Sometimes oee can't download URLs that contain multi-byte characters
|Mark||03/25/2010 07:27 am|
|I found that some parsed URLs with multi-byte characters were internally converted to UTF8-encoded forms, while the others were converted to ANSI-encoded forms. Unfortunately, a lot of web servers don't support ANSI-encoded URL format, so OEE sometimes can not download the required URLs.
1. Is there any way to force OEE to convert such URLs to UTF8-encoded forms or to ANSI-encoded forms?
2. OEE converts the offline folder or file names which originally contain multi-byte characters to something like "%XX%XX...". Is there any way to automatically convert them to its corresponding multi-byte characters?
|Oleg Chernavin||03/25/2010 04:39 pm|
|Can you please give me a few real examples of such URLs and links? I will see what can be done to improve this.
|Mark||03/25/2010 11:56 pm|
|Because the URLs I encouraged are in internal network and can’t be accessed outside, so I use Google to find two real examples on Internet. Both the following tests were made on a WinXP SP3 computer using Simply Chinese Language.
Try to download “http://www.ccut.edu.tw/adminSection/ace/downloads/???913-080002.pdf“ (requested URL) from the starting page “http://www.ccut.edu.tw/adminSection/front/showContent.asp?m_id=108&site_id=ace“ (starting URL, original charset is utf-8).
The requested URL’s UTF8-encode and ANSI-encoded (more clearly speaking, encoded with code page 936) forms are “http://www.ccut.edu.tw/adminSection/ace/downloads/%E6%B0%A3%E5%A3%93%E4%B9%99913-080002.pdf” and “http://www.ccut.edu.tw/adminSection/ace/downloads/%9A%E2%89%BA%D2%D2913-080002.pdf”, separately. Easy to test that only UTF8 URL form is supported on server www.ccut.edu.tw. Fortunately, OEE internally converts the requested URL to its UTF8 form, so the requested page can be downloaded.
Try to download “http://kyc.tjuci.edu.cn/xxcxx/xkdm/??????.htm“ (requested URL) from the starting page “http://kyc.tjuci.edu.cn/xxcxx/xkdm/%E5%AD%A6%E7%A7%91%E5%88%86%E7%B1%BB%E4%B8%8E%E4%BB%A3%E7%A0%81.htm“ (starting URL, original charset is gb2312).
The requested URL’s UTF8-encode and ANSI-encoded (more clearly speaking, encoded using code page 936) forms are “http://kyc.tjuci.edu.cn/xxcxx/xkdm/%E8%87%AA%E7%84%B6%E7%A7%91%E5%AD%A6%E9%83%A8%E5%88%86.htm” and “http://kyc.tjuci.edu.cn/xxcxx/xkdm/%D7%D4%C8%BB%BF%C6%D1%A7%B2%BF%B7%D6.htm”, separately. Easy to test that both URL forms are supported on server kyc.tjuci.edu.cn. So, no matter whichever URL form OEE internal uses (Tests showed that OEE uses ANSI form in practice), the requested URL can always be downloaded.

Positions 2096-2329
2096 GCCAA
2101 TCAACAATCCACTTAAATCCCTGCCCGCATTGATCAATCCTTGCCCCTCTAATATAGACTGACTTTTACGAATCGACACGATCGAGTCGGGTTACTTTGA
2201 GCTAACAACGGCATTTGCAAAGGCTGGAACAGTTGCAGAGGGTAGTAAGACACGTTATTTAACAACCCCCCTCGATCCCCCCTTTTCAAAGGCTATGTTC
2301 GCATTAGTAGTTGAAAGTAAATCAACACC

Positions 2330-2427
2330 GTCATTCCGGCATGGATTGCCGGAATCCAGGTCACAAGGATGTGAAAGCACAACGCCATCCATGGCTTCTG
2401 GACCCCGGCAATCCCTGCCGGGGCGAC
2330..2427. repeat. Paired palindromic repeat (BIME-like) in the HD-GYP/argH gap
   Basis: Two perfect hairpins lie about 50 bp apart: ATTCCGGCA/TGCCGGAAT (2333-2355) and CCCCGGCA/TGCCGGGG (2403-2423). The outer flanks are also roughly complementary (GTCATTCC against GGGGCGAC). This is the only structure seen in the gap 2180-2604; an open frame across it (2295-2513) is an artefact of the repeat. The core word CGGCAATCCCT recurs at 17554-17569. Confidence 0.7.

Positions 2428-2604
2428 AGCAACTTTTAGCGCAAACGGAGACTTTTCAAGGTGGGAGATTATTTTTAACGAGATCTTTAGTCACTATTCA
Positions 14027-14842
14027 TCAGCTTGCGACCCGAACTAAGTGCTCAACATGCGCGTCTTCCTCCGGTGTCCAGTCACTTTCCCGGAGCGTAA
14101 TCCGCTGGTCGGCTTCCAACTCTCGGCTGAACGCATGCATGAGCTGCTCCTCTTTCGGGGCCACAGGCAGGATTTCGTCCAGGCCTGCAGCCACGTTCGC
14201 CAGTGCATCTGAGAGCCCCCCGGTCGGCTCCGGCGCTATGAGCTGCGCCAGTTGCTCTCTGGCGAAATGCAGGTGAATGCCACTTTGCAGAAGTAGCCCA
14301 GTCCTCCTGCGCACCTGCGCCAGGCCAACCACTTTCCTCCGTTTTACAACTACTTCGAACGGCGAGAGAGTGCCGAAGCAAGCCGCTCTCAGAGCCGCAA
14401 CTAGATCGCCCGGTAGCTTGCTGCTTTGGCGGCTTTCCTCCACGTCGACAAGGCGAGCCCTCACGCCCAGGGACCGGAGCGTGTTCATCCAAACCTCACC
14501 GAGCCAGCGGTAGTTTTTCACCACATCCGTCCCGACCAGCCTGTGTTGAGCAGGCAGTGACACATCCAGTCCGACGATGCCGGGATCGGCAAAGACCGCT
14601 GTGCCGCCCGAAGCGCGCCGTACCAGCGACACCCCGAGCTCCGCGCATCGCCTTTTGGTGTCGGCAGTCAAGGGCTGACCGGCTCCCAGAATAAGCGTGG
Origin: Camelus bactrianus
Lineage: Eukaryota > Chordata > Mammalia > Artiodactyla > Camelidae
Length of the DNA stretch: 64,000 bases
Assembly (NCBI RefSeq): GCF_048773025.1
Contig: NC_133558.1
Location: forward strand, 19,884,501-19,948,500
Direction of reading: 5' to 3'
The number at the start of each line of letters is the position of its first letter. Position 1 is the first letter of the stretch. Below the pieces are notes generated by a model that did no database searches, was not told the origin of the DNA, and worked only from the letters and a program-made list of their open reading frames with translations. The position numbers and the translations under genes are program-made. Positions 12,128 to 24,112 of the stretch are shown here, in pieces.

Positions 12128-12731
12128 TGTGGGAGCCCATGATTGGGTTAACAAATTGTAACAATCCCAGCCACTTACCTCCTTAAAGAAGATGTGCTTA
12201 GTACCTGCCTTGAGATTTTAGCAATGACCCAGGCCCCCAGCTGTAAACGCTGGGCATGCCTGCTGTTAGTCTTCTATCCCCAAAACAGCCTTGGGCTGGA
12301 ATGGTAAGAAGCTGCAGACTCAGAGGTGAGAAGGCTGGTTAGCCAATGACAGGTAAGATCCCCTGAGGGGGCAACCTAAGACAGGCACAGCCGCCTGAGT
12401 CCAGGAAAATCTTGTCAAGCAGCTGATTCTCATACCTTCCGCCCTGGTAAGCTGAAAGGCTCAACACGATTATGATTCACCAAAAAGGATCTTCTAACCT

It seems that the charset of the parent page from which the requested URL is parsed decides which URL encode-form oee internally uses when the parsed URL contains multi-byte chrarcters. So let us suppose that if the starting page in the first example was saved with gb2312 (or GB 18030) charset:, what would happen when OEE downloads the project described in the first example?
Obviously, OEE will converts the requested URL to its ANSI form, and it can not be downloaded form www.ccut.edu.tw.
|Oleg Chernavin||03/30/2010 10:08 am|
|I am confused! I tested both URLs:
they were downloaded correctly with Offline Explorer Pro and all links were also downloaded and can be easily browsed offline. Offline Explorer makes all links ANSI, so they can be easily browsed on any system, even non-Unicode one.
Maybe there are some public examples of links in non-UTF-8 charset? So, I could test on them?
|Hank||03/31/2010 09:50 am|
|Maybe, the easier way to test this problom is to build a local web site. The necessary files have been uploaded to rapidshare.com. Please download them from "http://rapidshare.com/files/370341167/OEETEST.rar.html" and follow the steps described in readme.txt .|
|Mark||04/01/2010 12:25 pm|
|Oh, the archieve's password is OEETEST.|
|Oleg Chernavin||04/01/2010 01:06 pm|
|Yes, I just started testing it - unpacked and read the readme.txt file.
|Oleg Chernavin||04/06/2010 11:32 am|
|I finished the improvement. The links should be supported now. Here is the updated oe.exe file:
|Mark||04/06/2010 09:23 pm|
|Firstly, many thanks for your hard work!
I tested the new OEP release six times, three time on Simple Chinese WinXp Sp3 and three time on English WinXp Sp3. With each OS platform, one test uses file:// protocol, and two tests use http:// protocol (both OEP’s internal web server and a third-party web server were tested).
Tests show that all the problems remain in the new release except that the URLs with multi-byte characters are internally converted to its UTF-8 format.
Maybe it is uneasy to solve this problem, for it is not only related to OE’s internal parsing mechanism but also related to web server’s ability. I have found that some web serves support both UFT8 encoded and ANSI encoded URL, while the others only support either.
A possible solution: Adding an optional switch ConvURL2SpecficForm=
Without the switch, OE works in an unchanged way. Otherwise, OE should internally convert the multi-byte URLs to the form specified by the switch.
|Oleg Chernavin||04/07/2010 04:42 am|
|It should work correctly with 3rd party server. The links will be internally converted to ASCII. My main concern is the ability to correctly download the links now.
I understand the conversion issues, but making fully Unicode filenames and links will require a lot of changes in the code. I plan to work on this sometime later.